The study aims at capturing and measuring the psychological impact of COVID-19 on individuals and their social environment. In addition to COVID-19 infection, the world at large is experiencing mental health crisis, to which India is no exception. The major stressors associated with COVID-19 are social isolation, job loss, threat of infection, etc. These stressors are observed to have an impact on mental well-being of individuals, which leads them to approach the psychologists. Therefore, for the purpose the study, we included psychologists as the prominent category, since they would be able to provide the information not only on their own behalf but also share the experiences of their clients. In India, service sector is one of the badly effected sectors due to COVID-19, as the overseas orders have fallen significantly leading to a threat of job losses (Dhama et al., 2020). Therefore, we have given fair representation to the service sector professionals, and software experts in our study. Businessmen faced the economic consequences of this pandemic and the prolonged lockdowns by incurring unprecedented losses, due to which we included businessmen as subjects in our study. The deep correction in stock markets was observed to cause panic among the financial investors in India. To include the viewpoint of financial investors, we recruited financial consultants. We also recorded the trauma of isolation by recruiting the quarantined people. Other essential services, which were working through this period included doctors, media persons, bankers, social workers, defense personnel, insurance agents, and housekeeping staff, leading us to recruit some participants from these services. We also recruited the professionals whose work suffered heavily during this period, and their jobs were put under risk. These included educationists, artists, and graphic designers. Since spiritual healing is extensively used in India for psychological counseling, we also recruited a spiritual healer.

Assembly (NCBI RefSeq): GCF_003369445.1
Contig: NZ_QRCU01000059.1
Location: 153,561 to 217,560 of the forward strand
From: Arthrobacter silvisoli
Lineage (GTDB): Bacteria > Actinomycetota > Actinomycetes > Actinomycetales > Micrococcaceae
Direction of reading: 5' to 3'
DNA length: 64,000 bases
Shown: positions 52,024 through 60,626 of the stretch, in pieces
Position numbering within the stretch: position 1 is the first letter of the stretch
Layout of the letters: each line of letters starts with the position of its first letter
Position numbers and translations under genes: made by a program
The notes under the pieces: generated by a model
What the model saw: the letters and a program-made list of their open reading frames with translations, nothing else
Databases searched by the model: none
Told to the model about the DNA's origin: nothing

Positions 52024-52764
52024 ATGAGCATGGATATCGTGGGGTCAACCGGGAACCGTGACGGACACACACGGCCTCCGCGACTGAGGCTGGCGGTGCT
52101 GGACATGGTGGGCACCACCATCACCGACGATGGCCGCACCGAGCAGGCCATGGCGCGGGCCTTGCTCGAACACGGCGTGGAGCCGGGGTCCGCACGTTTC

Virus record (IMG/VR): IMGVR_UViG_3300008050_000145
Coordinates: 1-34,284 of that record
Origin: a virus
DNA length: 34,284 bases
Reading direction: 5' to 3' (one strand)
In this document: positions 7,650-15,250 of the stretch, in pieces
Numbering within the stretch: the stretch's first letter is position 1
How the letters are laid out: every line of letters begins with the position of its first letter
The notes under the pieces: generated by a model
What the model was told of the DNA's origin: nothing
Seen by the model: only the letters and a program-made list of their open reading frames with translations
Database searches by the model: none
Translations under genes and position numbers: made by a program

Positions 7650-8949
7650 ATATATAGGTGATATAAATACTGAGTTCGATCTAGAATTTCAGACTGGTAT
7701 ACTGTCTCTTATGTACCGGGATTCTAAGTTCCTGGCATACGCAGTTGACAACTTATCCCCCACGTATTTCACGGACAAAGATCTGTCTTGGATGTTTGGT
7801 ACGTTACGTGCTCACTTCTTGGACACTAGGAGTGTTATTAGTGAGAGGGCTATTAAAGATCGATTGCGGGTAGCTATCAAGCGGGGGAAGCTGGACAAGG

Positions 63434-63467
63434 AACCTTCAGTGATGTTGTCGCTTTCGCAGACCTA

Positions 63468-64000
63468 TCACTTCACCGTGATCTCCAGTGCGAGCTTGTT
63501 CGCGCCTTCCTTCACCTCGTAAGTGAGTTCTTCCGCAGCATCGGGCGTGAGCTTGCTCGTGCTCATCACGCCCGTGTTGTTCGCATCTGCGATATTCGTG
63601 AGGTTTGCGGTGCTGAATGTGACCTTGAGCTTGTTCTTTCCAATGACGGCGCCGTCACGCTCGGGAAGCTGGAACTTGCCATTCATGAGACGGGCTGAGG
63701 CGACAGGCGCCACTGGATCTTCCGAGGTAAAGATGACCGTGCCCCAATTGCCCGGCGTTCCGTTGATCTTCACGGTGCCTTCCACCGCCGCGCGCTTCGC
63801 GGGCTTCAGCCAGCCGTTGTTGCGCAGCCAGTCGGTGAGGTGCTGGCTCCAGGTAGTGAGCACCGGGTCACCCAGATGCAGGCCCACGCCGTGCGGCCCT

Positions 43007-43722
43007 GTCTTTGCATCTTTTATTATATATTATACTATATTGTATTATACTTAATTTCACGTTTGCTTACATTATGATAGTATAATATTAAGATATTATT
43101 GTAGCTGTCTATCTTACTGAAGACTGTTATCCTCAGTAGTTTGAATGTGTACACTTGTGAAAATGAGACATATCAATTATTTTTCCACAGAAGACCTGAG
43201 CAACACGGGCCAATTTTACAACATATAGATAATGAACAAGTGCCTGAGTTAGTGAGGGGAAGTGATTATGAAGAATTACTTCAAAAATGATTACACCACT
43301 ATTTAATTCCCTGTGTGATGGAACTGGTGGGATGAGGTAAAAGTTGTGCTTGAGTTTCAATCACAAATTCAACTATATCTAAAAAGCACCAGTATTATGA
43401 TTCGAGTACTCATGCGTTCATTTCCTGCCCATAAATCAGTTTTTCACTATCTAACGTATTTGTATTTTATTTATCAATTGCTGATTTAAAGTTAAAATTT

Based on the psychological challenges being reported by the above-mentioned classes of people, we attempt to address the following research questions.

RQ 1: What is the impact of COVID-19 information presented by media on social psychology in India?

RQ 2: What is the impact of misinfodemics (spread of an epidemic/disease through misinformation) on social psychology in India?

RQ 3: What is the impact of quarantine and isolation on the psychology of Indians battling COVID-19?

We focused on the socio-psychological impact as the understanding of people’s perception of COVID-19 is as important as the disease itself and accounts for the individuals’ construction of the situation (Fiske and Taylor, 2017). By addressing the above research questions, we make a theoretical contribution to the field of social psychology in line with the work of Levin. In addition, our findings are of practical relevance for the policymakers engaged in minimizing the negative impacts of the pandemic on social psychology in India and other nations.

Rest of the paper is organized as follows. The next section outlines the methodology of our study, the third section discusses our results, and the last section concludes.

Materials and Methods

The methodology of our qualitative study is in line with the COnsolidated criteria for REporting Qualitative research (COREQ) guidelines. The COREQ checklist for the study is available as Supplementary Annexure 2.

Sampling

We used a qualitative design based on semi-structured interviews (on an organic schedule) using purposive sampling to carry out our research objectives. Using the data saturation strategy as suggested by Charmaz (2014), we stopped on learning (at 59 participant) that no new information or themes are emerging in the data (Guest et al., 2006, p. 59).

One of the authors of this paper is a clinical psychologist by profession, and had information about the psychological counsellors who were providing counseling services to the above categories of people during the pandemic. Through this network, key counsellors were identified and recruited for the study. Using the leads from these counsellors, as also some other relevant networks, professionals from other sectors were contacted through emails (as the physical interviewing was not possible due to lockdown). Our respondents included the following–

Psychologists 12
Service sector professionals 09
Software experts 09
Businesspersons 04
Financial consultants 03
COVID-19 positive and quarantined 02
COVID-19 negative but quarantined 04
Media professionals 03
Artists 02
Educationists 02
Social workers 02
Banker 01
Insurance advisor 01
Spiritual healer 01
Doctor 01
Graphic designer 01
Housekeeping staff 01
Defense personnel 01

Data Collection